ARP request retransmitting

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ARP request retransmitting

Gleb Smirnoff
  Colleagues,

  I have a proposition on changing the behavior of ARP retransmitting.
Currently we after sending several ARP requests, sending ARP requests
for given IP is suppressed for some interval (by default 20 seconds).
Probably this feature was designed in early 90th, when sending one
additional broadcast packet was an expensive thing.

  I suggest to keep sending ARP requests while there is a demand for
this (we are trying to transmit packets to this particular IP),
ratelimiting these requests to one per second. This will help in a
quite common case, when some host on net is rebooting, and we are
waiting for him to come up, and notice this only after 1 - 20 seconds
since the time it is reachable.

  Any objections?

--
Totus tuus, Glebius.
GLEBIUS-RIPN GLEB-RIPE
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Re: ARP request retransmitting

Gleb Smirnoff
On Mon, Nov 07, 2005 at 07:44:17PM +0530, Joseph Koshy wrote:
J> Wouldn't the host that is coming up send out a gratuituous
J> ARP packet that could be used?

It would if it is rebooted, but if a switch is rebooting, or in
case of some other link level problems, it won't.

--
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Re: ARP request retransmitting

Robert N. M. Watson-2
In reply to this post by Gleb Smirnoff

On Mon, 7 Nov 2005, Gleb Smirnoff wrote:

>  I have a proposition on changing the behavior of ARP retransmitting.
> Currently we after sending several ARP requests, sending ARP requests
> for given IP is suppressed for some interval (by default 20 seconds).
> Probably this feature was designed in early 90th, when sending one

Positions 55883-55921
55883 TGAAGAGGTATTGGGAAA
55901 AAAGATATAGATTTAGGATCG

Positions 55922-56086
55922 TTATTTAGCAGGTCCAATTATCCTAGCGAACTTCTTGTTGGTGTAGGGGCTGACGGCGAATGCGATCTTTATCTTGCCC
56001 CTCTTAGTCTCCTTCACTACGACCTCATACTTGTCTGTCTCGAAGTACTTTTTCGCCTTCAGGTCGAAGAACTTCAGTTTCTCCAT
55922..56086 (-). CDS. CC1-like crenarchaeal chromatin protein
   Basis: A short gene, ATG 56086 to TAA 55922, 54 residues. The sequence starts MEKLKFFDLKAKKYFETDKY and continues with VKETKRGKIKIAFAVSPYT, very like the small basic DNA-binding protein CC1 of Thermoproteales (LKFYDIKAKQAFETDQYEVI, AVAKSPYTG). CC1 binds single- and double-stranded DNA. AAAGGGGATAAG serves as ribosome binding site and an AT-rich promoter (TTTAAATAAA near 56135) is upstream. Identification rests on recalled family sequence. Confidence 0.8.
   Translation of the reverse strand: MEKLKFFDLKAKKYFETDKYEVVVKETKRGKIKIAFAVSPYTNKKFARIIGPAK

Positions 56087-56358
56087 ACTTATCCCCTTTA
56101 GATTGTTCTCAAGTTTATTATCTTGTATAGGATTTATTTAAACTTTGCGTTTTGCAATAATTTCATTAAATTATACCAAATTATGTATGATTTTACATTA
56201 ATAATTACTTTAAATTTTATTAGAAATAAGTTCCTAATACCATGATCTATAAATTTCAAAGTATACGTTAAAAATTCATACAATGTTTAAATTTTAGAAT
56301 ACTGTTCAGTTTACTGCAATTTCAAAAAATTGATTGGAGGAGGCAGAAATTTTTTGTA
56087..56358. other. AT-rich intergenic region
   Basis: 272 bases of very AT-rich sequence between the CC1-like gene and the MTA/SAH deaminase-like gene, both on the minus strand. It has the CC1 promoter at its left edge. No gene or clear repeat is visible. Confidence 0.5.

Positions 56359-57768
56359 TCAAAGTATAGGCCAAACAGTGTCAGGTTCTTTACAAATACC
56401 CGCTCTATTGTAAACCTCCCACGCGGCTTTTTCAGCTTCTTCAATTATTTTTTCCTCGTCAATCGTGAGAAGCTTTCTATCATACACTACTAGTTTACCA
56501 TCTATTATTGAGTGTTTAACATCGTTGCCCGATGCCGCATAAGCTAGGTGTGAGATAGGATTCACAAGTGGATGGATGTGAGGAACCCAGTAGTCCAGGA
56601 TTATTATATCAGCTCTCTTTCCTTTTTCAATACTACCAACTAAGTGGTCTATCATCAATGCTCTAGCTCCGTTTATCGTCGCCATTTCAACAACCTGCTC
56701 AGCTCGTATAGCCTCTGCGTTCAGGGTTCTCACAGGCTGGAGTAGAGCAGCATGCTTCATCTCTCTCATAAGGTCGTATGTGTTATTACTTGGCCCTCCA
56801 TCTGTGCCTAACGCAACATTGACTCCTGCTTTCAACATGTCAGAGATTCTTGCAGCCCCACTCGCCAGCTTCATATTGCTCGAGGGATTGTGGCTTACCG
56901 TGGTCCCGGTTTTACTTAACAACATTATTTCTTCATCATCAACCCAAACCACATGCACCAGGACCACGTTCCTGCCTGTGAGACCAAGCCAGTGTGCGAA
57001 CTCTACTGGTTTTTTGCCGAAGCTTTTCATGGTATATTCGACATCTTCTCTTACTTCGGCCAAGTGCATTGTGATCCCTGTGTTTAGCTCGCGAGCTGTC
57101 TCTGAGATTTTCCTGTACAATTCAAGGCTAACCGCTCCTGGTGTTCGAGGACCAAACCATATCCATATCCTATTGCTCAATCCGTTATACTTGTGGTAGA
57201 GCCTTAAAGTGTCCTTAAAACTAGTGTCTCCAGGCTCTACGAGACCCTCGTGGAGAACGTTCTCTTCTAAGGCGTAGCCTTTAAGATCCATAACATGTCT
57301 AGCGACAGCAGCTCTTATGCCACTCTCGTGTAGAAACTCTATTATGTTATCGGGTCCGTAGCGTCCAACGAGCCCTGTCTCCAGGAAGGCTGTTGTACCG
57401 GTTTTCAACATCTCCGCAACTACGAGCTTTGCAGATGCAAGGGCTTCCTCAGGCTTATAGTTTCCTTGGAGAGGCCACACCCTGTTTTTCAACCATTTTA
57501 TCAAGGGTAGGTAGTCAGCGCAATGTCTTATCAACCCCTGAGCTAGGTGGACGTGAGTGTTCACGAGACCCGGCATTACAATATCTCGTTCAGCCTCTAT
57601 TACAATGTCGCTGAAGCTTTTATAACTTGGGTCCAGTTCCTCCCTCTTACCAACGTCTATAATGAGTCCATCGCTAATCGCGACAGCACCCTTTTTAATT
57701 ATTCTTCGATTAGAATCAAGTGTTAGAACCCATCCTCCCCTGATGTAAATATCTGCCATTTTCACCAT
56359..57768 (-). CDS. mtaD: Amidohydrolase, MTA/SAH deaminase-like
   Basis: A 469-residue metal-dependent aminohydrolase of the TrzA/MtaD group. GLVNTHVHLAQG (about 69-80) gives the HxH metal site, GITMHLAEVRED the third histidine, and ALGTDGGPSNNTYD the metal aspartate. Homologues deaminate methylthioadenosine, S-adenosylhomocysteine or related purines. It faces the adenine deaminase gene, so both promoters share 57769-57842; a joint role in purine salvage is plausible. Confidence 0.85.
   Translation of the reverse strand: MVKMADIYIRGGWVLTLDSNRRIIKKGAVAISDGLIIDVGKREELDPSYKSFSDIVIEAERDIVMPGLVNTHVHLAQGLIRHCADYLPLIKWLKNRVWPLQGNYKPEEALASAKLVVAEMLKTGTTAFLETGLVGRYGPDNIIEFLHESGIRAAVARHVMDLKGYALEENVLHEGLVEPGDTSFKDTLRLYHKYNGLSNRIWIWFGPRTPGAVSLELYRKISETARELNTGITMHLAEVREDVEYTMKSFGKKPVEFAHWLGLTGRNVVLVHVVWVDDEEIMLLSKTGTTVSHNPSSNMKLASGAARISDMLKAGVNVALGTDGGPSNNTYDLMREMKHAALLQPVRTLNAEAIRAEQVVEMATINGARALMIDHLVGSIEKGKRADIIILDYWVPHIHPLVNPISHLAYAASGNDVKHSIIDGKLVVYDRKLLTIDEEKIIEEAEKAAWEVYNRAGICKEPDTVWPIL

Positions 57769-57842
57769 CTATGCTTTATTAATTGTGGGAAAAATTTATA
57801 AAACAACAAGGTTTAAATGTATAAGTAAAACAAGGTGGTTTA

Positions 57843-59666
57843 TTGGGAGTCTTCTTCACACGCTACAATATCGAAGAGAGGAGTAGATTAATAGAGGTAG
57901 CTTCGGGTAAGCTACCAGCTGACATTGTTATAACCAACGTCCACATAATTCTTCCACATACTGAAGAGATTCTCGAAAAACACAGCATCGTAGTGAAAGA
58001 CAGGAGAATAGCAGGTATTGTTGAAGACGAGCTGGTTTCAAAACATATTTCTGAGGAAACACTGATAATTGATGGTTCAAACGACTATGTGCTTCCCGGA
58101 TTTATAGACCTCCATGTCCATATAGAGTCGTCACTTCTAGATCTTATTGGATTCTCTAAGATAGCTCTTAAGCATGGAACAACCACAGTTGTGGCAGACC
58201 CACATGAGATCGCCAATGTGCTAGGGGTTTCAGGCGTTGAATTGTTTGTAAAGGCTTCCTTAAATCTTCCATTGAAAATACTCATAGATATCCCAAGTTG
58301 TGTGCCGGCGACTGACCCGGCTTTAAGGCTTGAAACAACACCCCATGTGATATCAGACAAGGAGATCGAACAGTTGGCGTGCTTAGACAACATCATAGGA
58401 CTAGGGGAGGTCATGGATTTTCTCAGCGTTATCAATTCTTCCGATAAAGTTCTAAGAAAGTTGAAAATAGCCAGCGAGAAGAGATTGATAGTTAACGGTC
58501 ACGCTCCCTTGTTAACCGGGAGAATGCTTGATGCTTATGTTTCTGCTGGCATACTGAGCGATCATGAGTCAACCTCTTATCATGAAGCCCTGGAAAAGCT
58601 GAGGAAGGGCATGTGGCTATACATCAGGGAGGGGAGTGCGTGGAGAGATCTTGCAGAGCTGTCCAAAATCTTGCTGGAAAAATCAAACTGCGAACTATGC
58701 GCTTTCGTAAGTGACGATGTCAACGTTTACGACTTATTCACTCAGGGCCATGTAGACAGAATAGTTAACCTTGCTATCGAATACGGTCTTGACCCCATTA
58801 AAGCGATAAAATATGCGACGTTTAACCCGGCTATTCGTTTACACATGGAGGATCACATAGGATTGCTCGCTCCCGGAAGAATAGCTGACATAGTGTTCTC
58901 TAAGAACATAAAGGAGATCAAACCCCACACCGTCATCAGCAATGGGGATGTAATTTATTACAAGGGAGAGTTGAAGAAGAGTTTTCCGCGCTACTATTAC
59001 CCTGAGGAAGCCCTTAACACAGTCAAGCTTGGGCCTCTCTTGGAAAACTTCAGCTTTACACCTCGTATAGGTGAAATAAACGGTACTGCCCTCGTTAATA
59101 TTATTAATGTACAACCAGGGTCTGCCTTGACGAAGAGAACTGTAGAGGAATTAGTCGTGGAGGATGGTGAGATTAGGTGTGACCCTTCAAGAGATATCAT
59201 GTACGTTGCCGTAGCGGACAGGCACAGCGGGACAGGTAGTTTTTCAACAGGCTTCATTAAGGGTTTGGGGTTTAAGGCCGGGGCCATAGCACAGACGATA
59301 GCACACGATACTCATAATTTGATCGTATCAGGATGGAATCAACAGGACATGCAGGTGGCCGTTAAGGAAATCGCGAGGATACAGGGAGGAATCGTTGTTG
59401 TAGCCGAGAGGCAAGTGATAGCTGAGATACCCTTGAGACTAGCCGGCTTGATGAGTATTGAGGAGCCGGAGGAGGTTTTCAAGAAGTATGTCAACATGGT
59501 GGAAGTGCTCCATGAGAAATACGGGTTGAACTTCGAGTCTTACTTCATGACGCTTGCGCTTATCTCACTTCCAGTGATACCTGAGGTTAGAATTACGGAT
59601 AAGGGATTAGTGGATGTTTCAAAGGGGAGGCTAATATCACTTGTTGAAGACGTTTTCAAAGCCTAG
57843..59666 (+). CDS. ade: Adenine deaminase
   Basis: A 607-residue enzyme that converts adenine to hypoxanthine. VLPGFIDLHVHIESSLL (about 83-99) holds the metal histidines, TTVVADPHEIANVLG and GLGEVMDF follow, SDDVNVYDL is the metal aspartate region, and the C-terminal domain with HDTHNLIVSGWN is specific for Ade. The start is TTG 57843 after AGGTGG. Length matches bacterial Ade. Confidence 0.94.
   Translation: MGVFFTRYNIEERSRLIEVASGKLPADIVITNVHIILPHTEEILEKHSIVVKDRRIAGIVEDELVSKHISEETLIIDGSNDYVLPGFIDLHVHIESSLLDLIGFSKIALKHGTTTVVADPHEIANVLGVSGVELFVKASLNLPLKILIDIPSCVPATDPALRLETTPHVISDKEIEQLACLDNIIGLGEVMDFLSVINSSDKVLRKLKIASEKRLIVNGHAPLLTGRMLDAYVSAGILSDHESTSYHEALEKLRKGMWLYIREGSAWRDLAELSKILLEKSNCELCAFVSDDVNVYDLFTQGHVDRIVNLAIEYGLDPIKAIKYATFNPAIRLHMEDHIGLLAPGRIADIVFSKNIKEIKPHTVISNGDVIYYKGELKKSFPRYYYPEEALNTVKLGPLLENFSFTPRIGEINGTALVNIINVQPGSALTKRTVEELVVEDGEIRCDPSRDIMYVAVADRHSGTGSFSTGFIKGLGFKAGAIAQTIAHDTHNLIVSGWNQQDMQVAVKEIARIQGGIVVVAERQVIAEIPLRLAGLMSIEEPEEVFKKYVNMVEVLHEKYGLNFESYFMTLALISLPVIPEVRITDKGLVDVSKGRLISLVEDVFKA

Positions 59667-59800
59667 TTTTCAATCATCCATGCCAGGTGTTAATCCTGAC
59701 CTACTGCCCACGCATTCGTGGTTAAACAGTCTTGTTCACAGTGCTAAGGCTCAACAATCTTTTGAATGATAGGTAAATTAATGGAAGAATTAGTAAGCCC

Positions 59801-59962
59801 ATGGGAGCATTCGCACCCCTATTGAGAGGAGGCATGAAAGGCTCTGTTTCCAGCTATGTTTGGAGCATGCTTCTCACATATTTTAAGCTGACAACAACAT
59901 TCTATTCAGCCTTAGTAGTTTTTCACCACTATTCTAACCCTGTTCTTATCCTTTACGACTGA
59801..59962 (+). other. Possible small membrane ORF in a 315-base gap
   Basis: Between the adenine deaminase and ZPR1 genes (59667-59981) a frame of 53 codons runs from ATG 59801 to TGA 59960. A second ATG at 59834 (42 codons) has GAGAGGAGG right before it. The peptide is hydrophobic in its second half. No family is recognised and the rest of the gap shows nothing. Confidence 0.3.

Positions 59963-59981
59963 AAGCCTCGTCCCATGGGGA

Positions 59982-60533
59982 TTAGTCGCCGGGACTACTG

> additional broadcast packet was an expensive thing.
>
>  I suggest to keep sending ARP requests while there is a demand for this
> (we are trying to transmit packets to this particular IP), ratelimiting
> these requests to one per second. This will help in a quite common case,
> when some host on net is rebooting, and we are waiting for him to come
> up, and notice this only after 1 - 20 seconds since the time it is
> reachable.

While networks have gotten a lot faster in the last few years, I've
noticed that many of the ones I deal with have also gotten a lot larger in
terms of number of hosts.  This has been possible both because of the
absolute increase in bandwidth, and also because of the widespread use of
switches to suppress unnecessary unicast traffic to segments.  I worry
that significantly increasing the amount of broadcast traffic will be a
problem for sites with large bridged network configurations.  On the other
hand, they already have to deal with things like windows network
neighborhoods, various service discovery protocols, and so on.

Do you have any information on what other operating systems may have done
in terms of tweaking ARP for improved responsiveness?  I imagine we can't
be the first to discuss such changes, and if there is already a widely
deployed system with ARP adaptations of this sort, it would be interesting
to know if they've seen any problems or have recommendations.

Robert N M Watson
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Re: ARP request retransmitting

Gleb Smirnoff
On Mon, Nov 07, 2005 at 02:40:43PM +0000, Robert Watson wrote:
R> > I have a proposition on changing the behavior of ARP retransmitting.
R> >Currently we after sending several ARP requests, sending ARP requests
R> >for given IP is suppressed for some interval (by default 20 seconds).
R> >Probably this feature was designed in early 90th, when sending one
R> >additional broadcast packet was an expensive thing.
R> >
R> > I suggest to keep sending ARP requests while there is a demand for this
R> >(we are trying to transmit packets to this particular IP), ratelimiting
R> >these requests to one per second. This will help in a quite common case,
R> >when some host on net is rebooting, and we are waiting for him to come
R> >up, and notice this only after 1 - 20 seconds since the time it is
R> >reachable.
R>
R> While networks have gotten a lot faster in the last few years, I've
R> noticed that many of the ones I deal with have also gotten a lot larger in
R> terms of number of hosts.  This has been possible both because of the
R> absolute increase in bandwidth, and also because of the widespread use of
R> switches to suppress unnecessary unicast traffic to segments.  I worry
R> that significantly increasing the amount of broadcast traffic will be a
R> problem for sites with large bridged network configurations.  On the other
R> hand, they already have to deal with things like windows network